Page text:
Keeping your brain healthy is an everyday concern

Published: 23-Jun-2023

“Use it or lose it” is not an adage that’s often associated with the brain; but, even if it’s true, cognition should not be the sole preserve of senior citizens

Cognition could be defined as all the mental functions related to knowledge, memory, language, reasoning, learning, intelligence, problem solving, decision making, perception and attention.

With age and/or because of disease, these functions may be altered or decline. Cognition is one aspect of brain health and it’s becoming increasingly well recognised that the development, function and health of this organ are all linked to our diet.

In fact, 13 vitamins, 15 minerals and trace elements, 2–4 essential fatty acids and 8–10 amino acids are necessary for good brain health.

In utero: the mother diet
It all starts well before birth: the mother’s diet during pregnancy is essential for the proper development of the foetus. It has been scientifically demonstrated that some vitamin and mineral deficiencies can lead to development issues and diseases.

The well-known vitamin B9 (folic acid) is very important in terms of closure of the neural tube and forming the central nervous system (CNS) of the embryo. During the perinatal period, vitamin B9/B12 supplementation may help to reduce/avoid the severity of any developmental damage done to the CNS.

After the baby is born, brain development continues to go through important phases of cerebral maturation. At this stage in a child’s development, diet will have a significant impact on brain health.

First, breastfeeding contributes to faster psychomotor development in young children and, the longer this happens, the better the child’s progress — especially if breastfeeding is exclusive.

The high concentration of omega-3 fatty acids in mother’s milk is a major factor; fatty acids and omega-3s are involved in the neurotransmission processes, cell survival and neuroinflammation, with implications for mood and cognition.

Keeping your brain healthy is an everyday concern

In adolescence
During this transitional phase of growth and development between childhood and adulthood, an adapted diet is required for optimal brain health. It has been demonstrated in rats that a diet rich in fats and sugars may induce hippocampus inflammation that will disrupt the proper functioning of episodic memory.

As well as to avoid obesity, a diet that’s rich in fats and sugars must be restricted because of the damage it does to emotional memory. During adolescence and in young adulthood, diet-associated disorders may manifest as anorexia, bulimia or hyperphagia.

During the ageing of human adults, our diet should provide the nutrients necessary to ensure that the brain functions correctly … and enables our body to fight against diseases such as Alzheimer’s and stroke.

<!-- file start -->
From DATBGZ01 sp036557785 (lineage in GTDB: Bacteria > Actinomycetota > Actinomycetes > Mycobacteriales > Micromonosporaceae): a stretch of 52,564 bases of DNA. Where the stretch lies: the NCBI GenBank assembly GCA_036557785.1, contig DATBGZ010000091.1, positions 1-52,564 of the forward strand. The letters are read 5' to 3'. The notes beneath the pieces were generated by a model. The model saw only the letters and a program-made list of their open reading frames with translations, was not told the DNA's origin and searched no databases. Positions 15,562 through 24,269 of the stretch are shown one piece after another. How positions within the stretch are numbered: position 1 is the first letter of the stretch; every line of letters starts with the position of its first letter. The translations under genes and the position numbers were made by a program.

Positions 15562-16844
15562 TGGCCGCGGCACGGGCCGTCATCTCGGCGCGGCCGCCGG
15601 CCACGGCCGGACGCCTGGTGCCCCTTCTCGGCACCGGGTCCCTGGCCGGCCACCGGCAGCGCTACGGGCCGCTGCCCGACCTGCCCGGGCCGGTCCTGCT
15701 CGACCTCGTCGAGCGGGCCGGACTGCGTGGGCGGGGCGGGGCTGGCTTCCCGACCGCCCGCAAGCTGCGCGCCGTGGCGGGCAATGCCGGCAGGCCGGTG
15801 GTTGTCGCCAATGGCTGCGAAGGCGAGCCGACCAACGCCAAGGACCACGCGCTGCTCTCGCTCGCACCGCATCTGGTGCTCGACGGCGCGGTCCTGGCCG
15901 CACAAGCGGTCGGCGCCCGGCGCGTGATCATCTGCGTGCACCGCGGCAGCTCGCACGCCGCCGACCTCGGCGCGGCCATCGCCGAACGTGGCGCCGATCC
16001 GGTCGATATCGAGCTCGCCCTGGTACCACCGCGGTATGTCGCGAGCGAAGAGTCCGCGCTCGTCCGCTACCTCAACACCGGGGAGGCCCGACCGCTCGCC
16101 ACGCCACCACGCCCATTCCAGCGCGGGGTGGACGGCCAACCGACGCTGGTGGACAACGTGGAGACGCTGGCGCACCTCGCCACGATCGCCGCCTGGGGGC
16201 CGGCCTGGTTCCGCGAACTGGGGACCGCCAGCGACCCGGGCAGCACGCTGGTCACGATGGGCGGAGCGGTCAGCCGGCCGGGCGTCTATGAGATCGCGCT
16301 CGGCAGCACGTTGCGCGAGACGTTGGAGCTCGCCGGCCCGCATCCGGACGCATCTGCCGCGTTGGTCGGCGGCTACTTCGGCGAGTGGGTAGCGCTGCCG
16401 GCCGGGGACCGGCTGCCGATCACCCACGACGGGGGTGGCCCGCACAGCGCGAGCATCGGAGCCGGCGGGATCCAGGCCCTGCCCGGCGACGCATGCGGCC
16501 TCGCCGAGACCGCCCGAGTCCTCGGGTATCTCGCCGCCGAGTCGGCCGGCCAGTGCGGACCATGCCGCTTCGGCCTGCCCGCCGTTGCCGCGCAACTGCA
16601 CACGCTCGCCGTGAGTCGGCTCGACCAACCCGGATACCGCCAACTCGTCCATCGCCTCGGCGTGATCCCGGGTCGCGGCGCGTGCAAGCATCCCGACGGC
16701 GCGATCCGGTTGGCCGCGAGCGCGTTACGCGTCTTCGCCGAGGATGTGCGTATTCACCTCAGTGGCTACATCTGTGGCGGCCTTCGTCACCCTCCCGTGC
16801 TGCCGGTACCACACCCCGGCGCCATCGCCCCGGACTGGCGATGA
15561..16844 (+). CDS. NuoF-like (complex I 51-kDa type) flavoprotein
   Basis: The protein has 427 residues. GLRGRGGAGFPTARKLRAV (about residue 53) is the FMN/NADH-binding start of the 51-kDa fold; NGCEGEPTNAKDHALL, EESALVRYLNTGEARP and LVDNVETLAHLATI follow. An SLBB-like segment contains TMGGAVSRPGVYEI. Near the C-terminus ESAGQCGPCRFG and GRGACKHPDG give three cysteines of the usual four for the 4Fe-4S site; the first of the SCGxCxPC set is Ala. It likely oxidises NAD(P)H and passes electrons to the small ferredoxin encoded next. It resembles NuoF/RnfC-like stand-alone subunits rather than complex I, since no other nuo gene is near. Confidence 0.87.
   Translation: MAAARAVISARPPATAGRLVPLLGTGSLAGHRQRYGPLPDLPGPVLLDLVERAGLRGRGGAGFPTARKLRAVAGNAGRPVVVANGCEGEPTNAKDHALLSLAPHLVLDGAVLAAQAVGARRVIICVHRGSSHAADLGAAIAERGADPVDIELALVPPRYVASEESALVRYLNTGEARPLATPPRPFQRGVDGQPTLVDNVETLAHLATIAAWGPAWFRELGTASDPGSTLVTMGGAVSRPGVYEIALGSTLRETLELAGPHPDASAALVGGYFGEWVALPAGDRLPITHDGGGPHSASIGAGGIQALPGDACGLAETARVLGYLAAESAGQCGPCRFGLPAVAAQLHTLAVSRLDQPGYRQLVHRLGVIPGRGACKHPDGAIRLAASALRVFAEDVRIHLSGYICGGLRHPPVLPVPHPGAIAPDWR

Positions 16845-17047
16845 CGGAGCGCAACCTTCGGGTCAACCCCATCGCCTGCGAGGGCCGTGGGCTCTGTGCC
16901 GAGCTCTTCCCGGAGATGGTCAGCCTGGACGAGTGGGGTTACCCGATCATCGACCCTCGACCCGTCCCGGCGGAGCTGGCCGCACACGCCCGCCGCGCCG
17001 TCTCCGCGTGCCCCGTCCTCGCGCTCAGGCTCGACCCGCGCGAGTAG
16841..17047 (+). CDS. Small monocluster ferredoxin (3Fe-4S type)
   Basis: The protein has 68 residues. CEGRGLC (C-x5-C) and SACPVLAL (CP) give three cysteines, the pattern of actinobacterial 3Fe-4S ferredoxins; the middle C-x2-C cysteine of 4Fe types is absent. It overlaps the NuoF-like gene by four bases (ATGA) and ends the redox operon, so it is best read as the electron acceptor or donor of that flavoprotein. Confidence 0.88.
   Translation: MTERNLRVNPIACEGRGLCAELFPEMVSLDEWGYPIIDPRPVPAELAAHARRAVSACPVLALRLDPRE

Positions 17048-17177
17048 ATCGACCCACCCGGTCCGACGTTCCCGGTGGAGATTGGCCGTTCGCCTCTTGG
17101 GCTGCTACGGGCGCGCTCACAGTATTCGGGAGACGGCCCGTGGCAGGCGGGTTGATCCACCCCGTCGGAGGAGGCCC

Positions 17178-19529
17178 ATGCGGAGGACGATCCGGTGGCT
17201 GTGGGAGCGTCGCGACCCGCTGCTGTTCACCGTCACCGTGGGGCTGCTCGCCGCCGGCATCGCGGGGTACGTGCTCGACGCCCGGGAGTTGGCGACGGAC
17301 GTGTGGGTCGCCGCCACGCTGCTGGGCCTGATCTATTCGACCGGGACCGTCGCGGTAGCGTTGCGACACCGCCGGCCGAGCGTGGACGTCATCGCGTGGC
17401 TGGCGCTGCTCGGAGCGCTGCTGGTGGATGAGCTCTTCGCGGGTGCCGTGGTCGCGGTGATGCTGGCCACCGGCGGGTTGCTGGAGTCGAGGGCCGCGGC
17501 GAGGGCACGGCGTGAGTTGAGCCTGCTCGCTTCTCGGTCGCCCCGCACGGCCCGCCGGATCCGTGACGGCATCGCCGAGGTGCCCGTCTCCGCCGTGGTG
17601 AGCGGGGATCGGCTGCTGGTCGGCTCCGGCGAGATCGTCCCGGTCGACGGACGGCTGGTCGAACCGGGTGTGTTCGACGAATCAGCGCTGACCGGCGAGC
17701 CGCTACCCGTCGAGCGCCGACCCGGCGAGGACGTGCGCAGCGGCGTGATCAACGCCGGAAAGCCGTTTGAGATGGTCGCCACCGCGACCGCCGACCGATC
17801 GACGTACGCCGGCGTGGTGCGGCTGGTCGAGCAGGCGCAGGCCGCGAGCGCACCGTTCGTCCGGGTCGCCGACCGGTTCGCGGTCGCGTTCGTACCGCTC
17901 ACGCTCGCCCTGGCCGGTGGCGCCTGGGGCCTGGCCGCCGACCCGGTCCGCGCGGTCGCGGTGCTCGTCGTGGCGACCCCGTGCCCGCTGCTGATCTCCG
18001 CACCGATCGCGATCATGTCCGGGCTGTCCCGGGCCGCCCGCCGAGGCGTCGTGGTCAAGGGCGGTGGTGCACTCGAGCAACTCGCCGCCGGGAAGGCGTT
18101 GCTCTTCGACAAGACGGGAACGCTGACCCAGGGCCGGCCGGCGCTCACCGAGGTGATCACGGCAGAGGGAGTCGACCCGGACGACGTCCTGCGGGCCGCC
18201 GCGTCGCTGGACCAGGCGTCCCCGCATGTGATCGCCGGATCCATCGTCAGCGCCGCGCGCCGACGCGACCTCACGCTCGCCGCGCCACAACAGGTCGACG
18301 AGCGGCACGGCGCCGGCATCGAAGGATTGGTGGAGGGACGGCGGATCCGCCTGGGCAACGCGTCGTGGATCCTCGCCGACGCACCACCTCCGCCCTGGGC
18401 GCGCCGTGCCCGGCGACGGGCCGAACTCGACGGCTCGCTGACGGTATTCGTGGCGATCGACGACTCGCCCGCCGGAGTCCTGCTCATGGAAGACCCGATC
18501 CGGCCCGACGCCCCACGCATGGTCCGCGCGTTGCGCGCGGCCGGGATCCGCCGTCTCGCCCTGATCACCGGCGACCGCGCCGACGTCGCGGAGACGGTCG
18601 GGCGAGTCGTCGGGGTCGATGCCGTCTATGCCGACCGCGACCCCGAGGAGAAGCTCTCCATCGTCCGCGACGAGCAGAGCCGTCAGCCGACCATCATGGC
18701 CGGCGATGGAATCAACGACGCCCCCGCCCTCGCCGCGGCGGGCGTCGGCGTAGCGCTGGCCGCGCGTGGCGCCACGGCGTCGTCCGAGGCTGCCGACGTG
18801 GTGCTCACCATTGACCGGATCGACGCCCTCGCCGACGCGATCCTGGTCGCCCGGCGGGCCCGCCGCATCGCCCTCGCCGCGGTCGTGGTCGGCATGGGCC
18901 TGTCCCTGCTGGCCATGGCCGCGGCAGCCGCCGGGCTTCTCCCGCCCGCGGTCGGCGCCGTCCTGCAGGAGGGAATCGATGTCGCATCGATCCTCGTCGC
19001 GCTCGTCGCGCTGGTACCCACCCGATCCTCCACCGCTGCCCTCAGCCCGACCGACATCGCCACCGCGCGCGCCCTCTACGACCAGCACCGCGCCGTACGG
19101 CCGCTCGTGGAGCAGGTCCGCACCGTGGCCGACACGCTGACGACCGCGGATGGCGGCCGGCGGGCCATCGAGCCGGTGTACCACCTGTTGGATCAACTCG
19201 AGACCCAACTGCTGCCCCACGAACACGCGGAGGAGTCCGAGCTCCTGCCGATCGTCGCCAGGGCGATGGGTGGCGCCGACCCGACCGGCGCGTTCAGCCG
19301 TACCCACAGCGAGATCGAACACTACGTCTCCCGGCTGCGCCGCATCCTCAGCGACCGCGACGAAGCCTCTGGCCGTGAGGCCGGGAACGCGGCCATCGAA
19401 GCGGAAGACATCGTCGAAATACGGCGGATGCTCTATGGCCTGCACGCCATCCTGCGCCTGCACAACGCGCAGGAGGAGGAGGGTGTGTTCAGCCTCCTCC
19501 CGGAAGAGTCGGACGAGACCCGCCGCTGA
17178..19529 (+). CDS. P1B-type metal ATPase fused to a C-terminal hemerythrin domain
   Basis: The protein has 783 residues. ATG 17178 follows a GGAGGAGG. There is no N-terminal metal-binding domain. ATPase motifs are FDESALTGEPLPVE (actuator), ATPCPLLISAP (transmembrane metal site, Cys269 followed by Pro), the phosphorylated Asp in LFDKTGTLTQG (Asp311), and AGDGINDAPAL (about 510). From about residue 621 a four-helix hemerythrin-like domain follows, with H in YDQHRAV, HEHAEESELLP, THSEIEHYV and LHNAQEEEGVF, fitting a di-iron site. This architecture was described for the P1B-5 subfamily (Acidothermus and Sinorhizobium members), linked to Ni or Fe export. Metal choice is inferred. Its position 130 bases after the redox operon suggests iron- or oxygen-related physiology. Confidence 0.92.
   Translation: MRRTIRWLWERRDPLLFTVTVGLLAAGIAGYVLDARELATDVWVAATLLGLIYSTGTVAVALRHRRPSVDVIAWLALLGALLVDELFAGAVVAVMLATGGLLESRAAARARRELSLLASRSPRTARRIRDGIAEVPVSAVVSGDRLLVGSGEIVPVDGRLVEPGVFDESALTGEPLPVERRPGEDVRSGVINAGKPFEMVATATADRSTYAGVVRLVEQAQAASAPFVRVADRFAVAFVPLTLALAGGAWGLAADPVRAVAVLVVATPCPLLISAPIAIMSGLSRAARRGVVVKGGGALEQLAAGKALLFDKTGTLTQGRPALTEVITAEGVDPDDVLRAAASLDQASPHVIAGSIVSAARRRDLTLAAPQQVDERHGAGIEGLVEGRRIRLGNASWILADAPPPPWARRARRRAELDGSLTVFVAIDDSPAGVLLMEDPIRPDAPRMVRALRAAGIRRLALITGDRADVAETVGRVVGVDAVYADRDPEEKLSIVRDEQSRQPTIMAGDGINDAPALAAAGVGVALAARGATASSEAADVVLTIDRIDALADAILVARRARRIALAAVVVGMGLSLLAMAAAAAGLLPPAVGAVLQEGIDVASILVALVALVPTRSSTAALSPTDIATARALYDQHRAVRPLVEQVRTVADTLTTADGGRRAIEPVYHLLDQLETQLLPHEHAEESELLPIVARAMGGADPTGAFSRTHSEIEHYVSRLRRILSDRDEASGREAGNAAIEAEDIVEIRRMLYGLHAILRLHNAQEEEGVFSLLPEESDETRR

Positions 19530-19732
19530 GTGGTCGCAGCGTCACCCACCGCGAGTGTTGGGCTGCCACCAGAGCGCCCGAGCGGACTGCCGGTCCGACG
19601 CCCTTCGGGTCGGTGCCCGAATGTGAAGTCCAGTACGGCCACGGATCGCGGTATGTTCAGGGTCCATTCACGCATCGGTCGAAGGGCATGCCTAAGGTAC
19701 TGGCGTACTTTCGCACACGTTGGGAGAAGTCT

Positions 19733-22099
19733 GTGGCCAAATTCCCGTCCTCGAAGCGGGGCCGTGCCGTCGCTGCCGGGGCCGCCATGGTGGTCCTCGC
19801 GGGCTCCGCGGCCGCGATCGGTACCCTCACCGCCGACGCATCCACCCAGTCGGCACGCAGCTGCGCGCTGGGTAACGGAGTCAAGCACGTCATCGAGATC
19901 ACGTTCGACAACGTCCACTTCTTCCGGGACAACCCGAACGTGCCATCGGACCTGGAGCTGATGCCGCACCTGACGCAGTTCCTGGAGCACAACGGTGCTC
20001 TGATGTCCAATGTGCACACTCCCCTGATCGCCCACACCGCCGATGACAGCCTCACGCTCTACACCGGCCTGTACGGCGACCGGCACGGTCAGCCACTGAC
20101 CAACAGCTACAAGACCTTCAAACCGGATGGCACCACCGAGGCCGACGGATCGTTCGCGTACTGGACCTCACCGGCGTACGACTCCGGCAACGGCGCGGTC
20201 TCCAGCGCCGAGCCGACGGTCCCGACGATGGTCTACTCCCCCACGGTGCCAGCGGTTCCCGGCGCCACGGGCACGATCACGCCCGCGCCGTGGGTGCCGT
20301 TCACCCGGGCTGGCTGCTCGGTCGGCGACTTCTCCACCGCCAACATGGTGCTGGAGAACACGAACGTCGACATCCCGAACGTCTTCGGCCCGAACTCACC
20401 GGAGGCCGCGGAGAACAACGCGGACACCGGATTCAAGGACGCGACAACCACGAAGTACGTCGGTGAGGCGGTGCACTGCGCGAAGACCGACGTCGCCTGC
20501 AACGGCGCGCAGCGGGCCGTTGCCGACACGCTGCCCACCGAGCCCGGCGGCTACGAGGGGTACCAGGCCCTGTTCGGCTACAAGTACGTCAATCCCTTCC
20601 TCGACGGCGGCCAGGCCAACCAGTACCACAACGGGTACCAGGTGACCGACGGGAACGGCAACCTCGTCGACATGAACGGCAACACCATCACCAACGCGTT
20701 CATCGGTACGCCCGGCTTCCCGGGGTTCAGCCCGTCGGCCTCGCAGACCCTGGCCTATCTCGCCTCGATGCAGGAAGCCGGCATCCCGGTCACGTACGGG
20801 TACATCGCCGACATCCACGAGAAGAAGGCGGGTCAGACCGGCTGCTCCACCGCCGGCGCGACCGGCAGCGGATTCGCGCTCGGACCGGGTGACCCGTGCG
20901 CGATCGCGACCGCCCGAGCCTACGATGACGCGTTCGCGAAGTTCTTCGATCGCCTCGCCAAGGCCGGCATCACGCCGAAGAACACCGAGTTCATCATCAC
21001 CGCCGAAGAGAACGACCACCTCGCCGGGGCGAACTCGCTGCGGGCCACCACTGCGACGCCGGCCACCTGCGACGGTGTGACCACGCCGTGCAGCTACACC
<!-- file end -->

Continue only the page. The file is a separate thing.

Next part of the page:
It is commonly accepted that a Mediterranean diet, coffee, black chocolate (in normal amounts) and 5–7 portions of fruit/vegetables a day are required to reach the recommended amounts of unsaturated fatty acids, polyphenols and other beneficial nutrients.1 If this is not possible, supplementation with the following nutrients should be considered.

  • vitamin A or, preferably, provitamin A and beta carotene, which is the precursor of retinoic acid and is necessary for brain plasticity and the production of new neurons
  • B vitamins (specifically B1, B6, B9 and B12) are necessary for neuronal function, neurogenesis and memory; vitamin B6 is officially recognised in Europe as an ingredient that contributes to normal psychological functions
  • vitamin C is also important because of its antioxidant activity and its implication in iron assimilation; it’s also involved in the manufacture of neurotransmitters and is officially recognised in Europe as an ingredient that contributes to normal psychological functions2
  • iron is very important for brain development in children and is officially recognised in Europe as an ingredient that contributes to normal cognitive functions3
  • zinc is another important mineral that is involved in synapse function, neurotransmitters and the CNS; it’s officially recognised in Europe as an ingredient that contributes to normal cognitive functions4
  • selenium deficiency has been identified as a factor in cognitive decline5
  • copper is another mineral that seems to be beneficial in association with zinc, iron and selenium
  • unsaturated fatty acids such as fish, canola and hemp oil are important for the manufacture of neuronal membranes.

If supplements can compensate for poor dietary habits, then nutrients of natural origin or, better still, plant- or vegetable-based ones represent an interesting solution — particularly for vegans. This is why Vidya Herbs has developed a dedicated range of botanical extracts.

Natural beta carotene is obtained from fungi and algae. Vitamin C is obtained from the amla fruit. A complex of B vitamins (B1, B2, B3, B5, B6 and B9) is obtained from a specific combination of guava, lemon and holy basil extracts.

Vitamin B9 is also extracted from lemon alone, and vitamin B2 from guava fruit alone. For minerals, iron is extracted from curry leaves, zinc from guava leaves and selenium from Indian mustard.


  1. A. Kurowska, et al., “The Role of Diet as a Modulator of the Inflammatory Process in the Neurological Diseases,” Nutrients 15, 1436 (2023).
  2. M. Sim, et al., “Vitamin C Supplementation Promotes Mental Vitality in Healthy Young Adults: Results from a Cross-Sectional Analysis and a Randomized, Double-Blind, Placebo-Controlled Trial,” Eur. J. Nutr. 61(1), 447–459 (2022). 
  3. S. McCann, et al., “The Role of Iron in Brain Development: A Systematic Review,” Nutrients 12(7), 2001 (2020).
  4. R.F. Krall, T. Tzounopoulos and E. Aizenman, “The Function and Regulation of Zinc in the Brain,” Neuroscience 457, 235–258 (2021).

You may also like